It was the sort of news alert that causes all motorcyclists to quake in their boots. A biker, heading east on the North Road in Mattituck, collided with a car operated by an elderly driver, heading west on the opposite side of the highway and making a left-hand turn onto Wickham Avenue.
I have no particular insight into this accident. I was not an eyewitness at the scene. Perhaps he was traveling at an excessive rate of speed. Perhaps she already was crossing the eastbound lane when his bike and her vehicle collided. That, of course, is for law enforcement officials, and perhaps officers of the court, to determine.
But I do know the motorcyclist in question was airlifted after the accident to University Hospital in Stony Brook, where he remains in critical condition. And I do know this type of accident — car turning left into path of oncoming motorcycle — is “the most common motorcycle accident,” according to the website RideApart.com, which states: “A car fails to see you or judges your speed incorrectly, turning in front of you at an intersection. Blame inattention, distraction, blind spots and even psychology; a driver looking for cars perceives merely an absence of cars, not the presence of a motorcycle.”
Of course, the U.S. Department of Transportation’s National Highway Safety Administration tells a different story when it comes to fatal single-vehicle motorcycle accidents. Where they are concerned, the two most common contributing factors are 1) excessive speed by the motorcyclist and 2) excessive consumption of alcoholic beverages by the motorcyclist.
I purchased my first “motorcycle,” over my parents’ mild objection, when I turned 17. Actually, it was a 50cc Honda scooter made to look like a real motorcycle but with a top speed of only about 45 mph. I rode it throughout my senior year in high school but it didn’t make it to my freshman year in college. And that’s because, on the night before I was supposed to leave for college, my friend Dennis Pennington was hit by a car after we traded scooters — my Honda for his Vespa. (I left for school a few days later, after he was released from the intensive care unit, but Dennis wasn’t able to start school until the following semester, after he recovered from his injuries.)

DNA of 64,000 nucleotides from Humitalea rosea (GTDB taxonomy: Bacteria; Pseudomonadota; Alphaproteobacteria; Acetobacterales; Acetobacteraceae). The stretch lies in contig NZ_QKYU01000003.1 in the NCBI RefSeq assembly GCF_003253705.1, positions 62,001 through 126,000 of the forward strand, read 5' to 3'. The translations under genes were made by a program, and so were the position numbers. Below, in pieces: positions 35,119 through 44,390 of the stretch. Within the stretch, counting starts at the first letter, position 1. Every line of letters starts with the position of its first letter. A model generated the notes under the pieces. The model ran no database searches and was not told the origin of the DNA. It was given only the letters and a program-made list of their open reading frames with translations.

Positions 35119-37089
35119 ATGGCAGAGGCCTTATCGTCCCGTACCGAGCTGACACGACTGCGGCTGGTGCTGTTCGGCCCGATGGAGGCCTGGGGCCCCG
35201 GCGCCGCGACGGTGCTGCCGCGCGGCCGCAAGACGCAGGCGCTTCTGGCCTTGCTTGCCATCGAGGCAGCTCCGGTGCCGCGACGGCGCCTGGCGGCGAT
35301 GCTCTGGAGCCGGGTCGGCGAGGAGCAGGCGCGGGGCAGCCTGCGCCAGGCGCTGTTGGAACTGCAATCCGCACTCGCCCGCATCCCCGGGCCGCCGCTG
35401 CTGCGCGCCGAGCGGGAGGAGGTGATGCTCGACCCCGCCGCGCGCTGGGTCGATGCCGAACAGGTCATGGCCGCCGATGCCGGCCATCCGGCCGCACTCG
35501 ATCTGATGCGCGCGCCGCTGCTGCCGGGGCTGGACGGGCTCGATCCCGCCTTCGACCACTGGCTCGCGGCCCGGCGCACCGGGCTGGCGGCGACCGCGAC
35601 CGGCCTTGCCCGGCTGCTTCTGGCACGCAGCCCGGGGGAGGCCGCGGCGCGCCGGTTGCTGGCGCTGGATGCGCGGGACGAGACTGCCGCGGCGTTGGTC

And can you guess how that accident happened? Yes, the driver of the car turned left into the path of the oncoming biker.
From that night forth, I have always driven every scooter or motorcycle I have owned (and there have been several) as if every car driver on the road is out there only to kill me — that is to say, hyper-defensively. As I approach any intersection, I look for the best place to bail out if a car turns into my path. I try to wait for a car to precede me through the intersection after a traffic light changes from red to green. And I never (ever!) drink and drive or exceed the posted speed limit.
That second rule of the road is a virtual no-brainer since my current ride is a 110cc Honda scooter with a top speed of 50 mph, but it wasn’t that long ago that the former Joan Giger Walker and I were roaming North America and even Europe on a 1,200cc BMW touring bike. We quit while we “were ahead,” we like to say, never having experienced even a minor motorcycle mishap, when I traded the big BMW for the little Honda.
That move was enthusiastically endorsed by our daughters, who thought it inappropriate, and perhaps even dangerous, for 60-somethings to sit astride a two-wheeler easily capable of exceeding 100 mph.
And that was the status quo — that is, Dad putts around on his little Honda scooter — until a recent dinner party at which a friend of ours revealed that he was about to take possession of a new made-in-Italy Ducati, one of the sweetest two-wheelers known to mankind.
And that started the, uh, wheels rolling. What if? What if my ride were somewhere between 110cc and 1,200cc? Say somewhere right around 670cc? As in the new Honda CTX700N.
Sorry, girls. It looks like Mom and Dad (aka Grandma and Grandpa) may be getting a new bike.
Troy Gustavson is the former publisher of The Suffolk Times. He can be reached at [email protected].